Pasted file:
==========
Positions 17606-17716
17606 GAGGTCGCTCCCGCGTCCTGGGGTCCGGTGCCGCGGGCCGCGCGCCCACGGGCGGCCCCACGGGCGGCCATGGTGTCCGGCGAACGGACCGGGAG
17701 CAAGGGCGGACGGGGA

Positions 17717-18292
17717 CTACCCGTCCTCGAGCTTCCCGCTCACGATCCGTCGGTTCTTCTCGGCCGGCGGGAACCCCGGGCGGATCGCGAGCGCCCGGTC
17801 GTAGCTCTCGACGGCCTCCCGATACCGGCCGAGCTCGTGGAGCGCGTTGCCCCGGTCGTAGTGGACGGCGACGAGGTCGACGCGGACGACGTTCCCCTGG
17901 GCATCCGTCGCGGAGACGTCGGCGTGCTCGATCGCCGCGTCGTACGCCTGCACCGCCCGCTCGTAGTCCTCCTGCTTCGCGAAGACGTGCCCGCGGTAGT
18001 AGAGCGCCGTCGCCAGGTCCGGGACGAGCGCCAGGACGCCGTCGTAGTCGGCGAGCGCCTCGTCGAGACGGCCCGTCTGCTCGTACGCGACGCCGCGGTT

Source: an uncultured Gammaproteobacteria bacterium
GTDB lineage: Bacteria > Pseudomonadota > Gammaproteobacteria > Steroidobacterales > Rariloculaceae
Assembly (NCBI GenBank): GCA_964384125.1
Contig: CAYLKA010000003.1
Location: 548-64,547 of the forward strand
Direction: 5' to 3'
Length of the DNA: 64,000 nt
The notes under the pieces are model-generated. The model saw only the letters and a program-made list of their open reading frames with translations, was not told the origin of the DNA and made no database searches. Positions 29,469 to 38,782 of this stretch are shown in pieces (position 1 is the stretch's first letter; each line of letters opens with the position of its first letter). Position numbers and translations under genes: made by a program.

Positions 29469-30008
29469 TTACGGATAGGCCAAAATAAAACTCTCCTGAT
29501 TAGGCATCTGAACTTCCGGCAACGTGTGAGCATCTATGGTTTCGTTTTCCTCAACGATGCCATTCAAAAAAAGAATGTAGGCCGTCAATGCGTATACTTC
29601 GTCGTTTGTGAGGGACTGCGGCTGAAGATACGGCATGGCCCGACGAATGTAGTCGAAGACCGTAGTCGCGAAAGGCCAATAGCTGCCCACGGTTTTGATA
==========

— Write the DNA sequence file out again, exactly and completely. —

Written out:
Positions 17606-17716
17606 GAGGTCGCTCCCGCGTCCTGGGGTCCGGTGCCGCGGGCCGCGCGCCCACGGGCGGCCCCACGGGCGGCCATGGTGTCCGGCGAACGGACCGGGAG
17701 CAAGGGCGGACGGGGA

Positions 17717-18292
17717 CTACCCGTCCTCGAGCTTCCCGCTCACGATCCGTCGGTTCTTCTCGGCCGGCGGGAACCCCGGGCGGATCGCGAGCGCCCGGTC
17801 GTAGCTCTCGACGGCCTCCCGATACCGGCCGAGCTCGTGGAGCGCGTTGCCCCGGTCGTAGTGGACGGCGACGAGGTCGACGCGGACGACGTTCCCCTGG
17901 GCATCCGTCGCGGAGACGTCGGCGTGCTCGATCGCCGCGTCGTACGCCTGCACCGCCCGCTCGTAGTCCTCCTGCTTCGCGAAGACGTGCCCGCGGTAGT
18001 AGAGCGCCGTCGCCAGGTCCGGGACGAGCGCCAGGACGCCGTCGTAGTCGGCGAGCGCCTCGTCGAGACGGCCCGTCTGCTCGTACGCGACGCCGCGGTT

Source: an uncultured Gammaproteobacteria bacterium
GTDB lineage: Bacteria > Pseudomonadota > Gammaproteobacteria > Steroidobacterales > Rariloculaceae
Assembly (NCBI GenBank): GCA_964384125.1
Contig: CAYLKA010000003.1
Location: 548-64,547 of the forward strand
Direction: 5' to 3'
Length of the DNA: 64,000 nt
The notes under the pieces are model-generated. The model saw only the letters and a program-made list of their open reading frames with translations, was not told the origin of the DNA and made no database searches. Positions 29,469 to 38,782 of this stretch are shown in pieces (position 1 is the stretch's first letter; each line of letters opens with the position of its first letter). Position numbers and translations under genes: made by a program.

Positions 29469-30008
29469 TTACGGATAGGCCAAAATAAAACTCTCCTGAT
29501 TAGGCATCTGAACTTCCGGCAACGTGTGAGCATCTATGGTTTCGTTTTCCTCAACGATGCCATTCAAAAAAAGAATGTAGGCCGTCAATGCGTATACTTC
29601 GTCGTTTGTGAGGGACTGCGGCTGAAGATACGGCATGGCCCGACGAATGTAGTCGAAGACCGTAGTCGCGAAAGGCCAATAGCTGCCCACGGTTTTGATA